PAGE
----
28. “Then you have no argument.”

    No, we’re arguing different points.

    “You’ve made that clear.”

    I have made it clear that we’re arguing different points.

    “Translation: I got nothin’.”

    No, there is an ACLU brief. Since HL tells me he is a lawyer and I am not, and since that is true, he should not need me to direct him to the brief. That’s what I said, and it means exactly that, no translation necessary.

  29. HarvardLaw92 says:

    @Kathy Kattenburg:

    I did, and predictably, both lawsuits are a joke.

    The ACLU is asserting (again) the same argument challenging Smith that has failed them in the past.

    “Yea, we get that you’ve established that phone records are not privileged material subject to the penumbras of the 4th Amendment, and that obtaining them via court order doesn’t constitute a search, and that you’ve turned our argument away before on multiple occasions, but let’s try it yet again …”

    While they tried to venue shop,I’ll be amazed if they even prevail at the district level. Smith is clear on this point, and SCOTUS has let it stand for close to 35 years now. Again, there is a reason that the ACLU loses so god damn always. All passion – no stratagem and no sense.

    The Strange’s lawsuit is just that – strange, and somewhat pathetic. I sympathize with them over their dead son, but a $3 billion class-action proceeding predicated on “alleged surveillance” but unsubstantiated in even the most tenuous way by even their own pleading. They’re essentially asserting what you’ve been alluding to:

    “I just know that I’ve been wiretapped. I can’t prove it, but I just KNOW that it happened. So hand me $3 billion.”

    I was wrong about one thing though. It didn’t make me laugh. It made me yawn.

  30. @HarvardLaw92:

    I do not know what you are referring to. I was referring to ACLU v. Clapper. There’s nothing in there about a family named Strange.

  31. HarvardLaw92 says:

    @kathy kattenburg:

    No, we’re arguing different points.

    LOL, finally something I agree with. I’m arguing the law and you’re arguing, well, something else.

  32. HarvardLaw92 says:

    @Kathy Kattenburg:

    I do not know what you are referring to. I was referring to ACLU v. Clapper. There’s nothing in there about a family named Strange.

    There are multiple lawsuits. ACLU has brought what is essentially a repeat of their 2012 down in flames disaster Amnesty et al. v. Clapper, in which SCOTUS blew them out of the water on standing, but on an even weaker argument than the one they died with in Amnesty.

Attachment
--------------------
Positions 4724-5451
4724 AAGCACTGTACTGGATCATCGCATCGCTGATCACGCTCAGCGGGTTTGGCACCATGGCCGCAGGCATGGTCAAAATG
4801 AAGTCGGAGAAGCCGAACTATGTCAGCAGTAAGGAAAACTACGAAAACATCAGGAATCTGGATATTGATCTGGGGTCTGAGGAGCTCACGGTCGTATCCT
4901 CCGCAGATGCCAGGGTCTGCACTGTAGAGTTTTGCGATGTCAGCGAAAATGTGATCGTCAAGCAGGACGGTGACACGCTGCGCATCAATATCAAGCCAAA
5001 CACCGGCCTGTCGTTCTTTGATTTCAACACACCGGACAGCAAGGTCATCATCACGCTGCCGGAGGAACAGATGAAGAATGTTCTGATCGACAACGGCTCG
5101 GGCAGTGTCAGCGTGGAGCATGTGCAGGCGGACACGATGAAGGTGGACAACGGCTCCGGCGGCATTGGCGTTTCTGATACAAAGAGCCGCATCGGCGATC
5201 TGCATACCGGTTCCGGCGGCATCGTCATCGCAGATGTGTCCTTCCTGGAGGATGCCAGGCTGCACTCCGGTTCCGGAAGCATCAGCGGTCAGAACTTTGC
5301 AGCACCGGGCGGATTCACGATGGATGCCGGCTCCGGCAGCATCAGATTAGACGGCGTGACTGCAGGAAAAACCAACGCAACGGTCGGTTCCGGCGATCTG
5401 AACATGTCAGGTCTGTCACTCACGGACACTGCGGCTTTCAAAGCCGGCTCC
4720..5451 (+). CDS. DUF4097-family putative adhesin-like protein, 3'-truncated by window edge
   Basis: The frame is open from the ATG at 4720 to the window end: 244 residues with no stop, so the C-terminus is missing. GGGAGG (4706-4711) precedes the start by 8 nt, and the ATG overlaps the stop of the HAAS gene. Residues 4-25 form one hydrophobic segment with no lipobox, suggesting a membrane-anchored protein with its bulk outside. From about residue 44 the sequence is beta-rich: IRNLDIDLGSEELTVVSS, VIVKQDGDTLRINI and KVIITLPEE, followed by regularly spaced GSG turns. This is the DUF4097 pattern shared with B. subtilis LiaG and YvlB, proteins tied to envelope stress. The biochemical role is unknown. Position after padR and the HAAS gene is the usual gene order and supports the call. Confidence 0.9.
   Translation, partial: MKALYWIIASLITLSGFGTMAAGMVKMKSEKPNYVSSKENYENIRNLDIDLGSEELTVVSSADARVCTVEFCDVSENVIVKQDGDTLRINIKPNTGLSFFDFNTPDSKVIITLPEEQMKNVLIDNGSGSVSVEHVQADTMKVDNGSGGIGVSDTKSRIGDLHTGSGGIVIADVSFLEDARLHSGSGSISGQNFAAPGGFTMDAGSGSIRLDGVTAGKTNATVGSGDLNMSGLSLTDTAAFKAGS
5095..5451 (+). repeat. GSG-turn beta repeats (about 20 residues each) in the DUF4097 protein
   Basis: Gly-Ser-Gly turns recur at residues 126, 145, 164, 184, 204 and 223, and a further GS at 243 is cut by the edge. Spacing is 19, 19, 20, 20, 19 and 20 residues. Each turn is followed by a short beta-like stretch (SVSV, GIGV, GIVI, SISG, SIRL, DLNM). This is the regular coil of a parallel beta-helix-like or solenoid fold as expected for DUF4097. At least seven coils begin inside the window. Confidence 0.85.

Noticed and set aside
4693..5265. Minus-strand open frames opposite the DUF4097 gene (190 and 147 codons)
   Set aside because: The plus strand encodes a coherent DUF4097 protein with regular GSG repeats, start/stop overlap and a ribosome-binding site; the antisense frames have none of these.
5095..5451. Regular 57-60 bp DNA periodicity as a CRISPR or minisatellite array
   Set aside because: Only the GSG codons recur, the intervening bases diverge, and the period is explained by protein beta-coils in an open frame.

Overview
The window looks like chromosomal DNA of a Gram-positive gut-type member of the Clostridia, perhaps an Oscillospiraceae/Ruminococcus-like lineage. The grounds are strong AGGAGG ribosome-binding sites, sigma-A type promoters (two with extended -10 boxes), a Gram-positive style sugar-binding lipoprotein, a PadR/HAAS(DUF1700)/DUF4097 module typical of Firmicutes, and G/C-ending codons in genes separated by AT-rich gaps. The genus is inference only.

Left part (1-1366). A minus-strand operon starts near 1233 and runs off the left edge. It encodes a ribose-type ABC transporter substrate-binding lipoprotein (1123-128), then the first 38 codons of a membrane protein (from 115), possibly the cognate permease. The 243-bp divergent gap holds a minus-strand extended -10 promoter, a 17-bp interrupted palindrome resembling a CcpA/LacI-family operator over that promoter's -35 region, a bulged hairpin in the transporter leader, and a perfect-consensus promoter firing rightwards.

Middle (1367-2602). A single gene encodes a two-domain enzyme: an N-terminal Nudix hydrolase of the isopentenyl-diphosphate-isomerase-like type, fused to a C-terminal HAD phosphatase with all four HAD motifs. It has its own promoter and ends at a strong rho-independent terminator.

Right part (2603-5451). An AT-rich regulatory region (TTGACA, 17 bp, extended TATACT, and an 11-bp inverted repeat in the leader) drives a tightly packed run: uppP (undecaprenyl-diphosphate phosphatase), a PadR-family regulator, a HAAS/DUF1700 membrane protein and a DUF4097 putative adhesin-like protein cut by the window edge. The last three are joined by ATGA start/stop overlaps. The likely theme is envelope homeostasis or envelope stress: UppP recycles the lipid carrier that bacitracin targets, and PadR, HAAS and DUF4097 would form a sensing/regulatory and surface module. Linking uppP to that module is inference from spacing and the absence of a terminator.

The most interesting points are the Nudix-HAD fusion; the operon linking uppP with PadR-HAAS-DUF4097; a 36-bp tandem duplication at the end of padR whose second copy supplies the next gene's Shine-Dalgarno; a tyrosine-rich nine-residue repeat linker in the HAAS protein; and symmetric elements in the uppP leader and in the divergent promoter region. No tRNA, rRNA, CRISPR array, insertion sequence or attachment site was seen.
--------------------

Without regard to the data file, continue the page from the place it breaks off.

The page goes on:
Apparently they think – “ok, we’ll get out the whiteout and replace 1881a with 1861a. Yea, we still don’t have standing, and we’re on even shakier ground than we were before, but maybe they won’t notice.” It’s antics.

    The other one is a pathetic attempted class-action in which the parents of a dead SEAL are seeking $3 billion based on their belief that they have been subjected to surveillance. Aside from the fact that they can’t prove this assertion, and don’t even have any evidence that suggests they might have been so subjected, they’re trying to sue a bunch of insulated defendants.

    Namely Obama, Holder, Keith Alexander, Verizon, a list of government agencies and the judge who signed this order.

    Obama can’t be sued for official acts of his office. Nor can Holder. Nor can a sitting federal judge. Any interrogatories directed at Alexander will be squashed in the interest of national security, and that leaves them fighting a list of agencies and Verizon, which has billions in its pocket and an army of lawyers on retainer.

    It’s such a sad piece of legal comedy that it borders on pathetic. That one I suspect will just get tossed for being specious, and frankly, that’s the most merciful thing the court could do for these plaintiffs.

  33. @HarvardLaw92:

    “I’m arguing the law and you’re arguing, well, something else.”

    No, I’m arguing the law, too.

  34. “Aside from the fact that they can’t prove this assertion,,,,”

    Why can’t they prove it?

    “Any interrogatories directed at Alexander will be squashed in the interest of national security,…”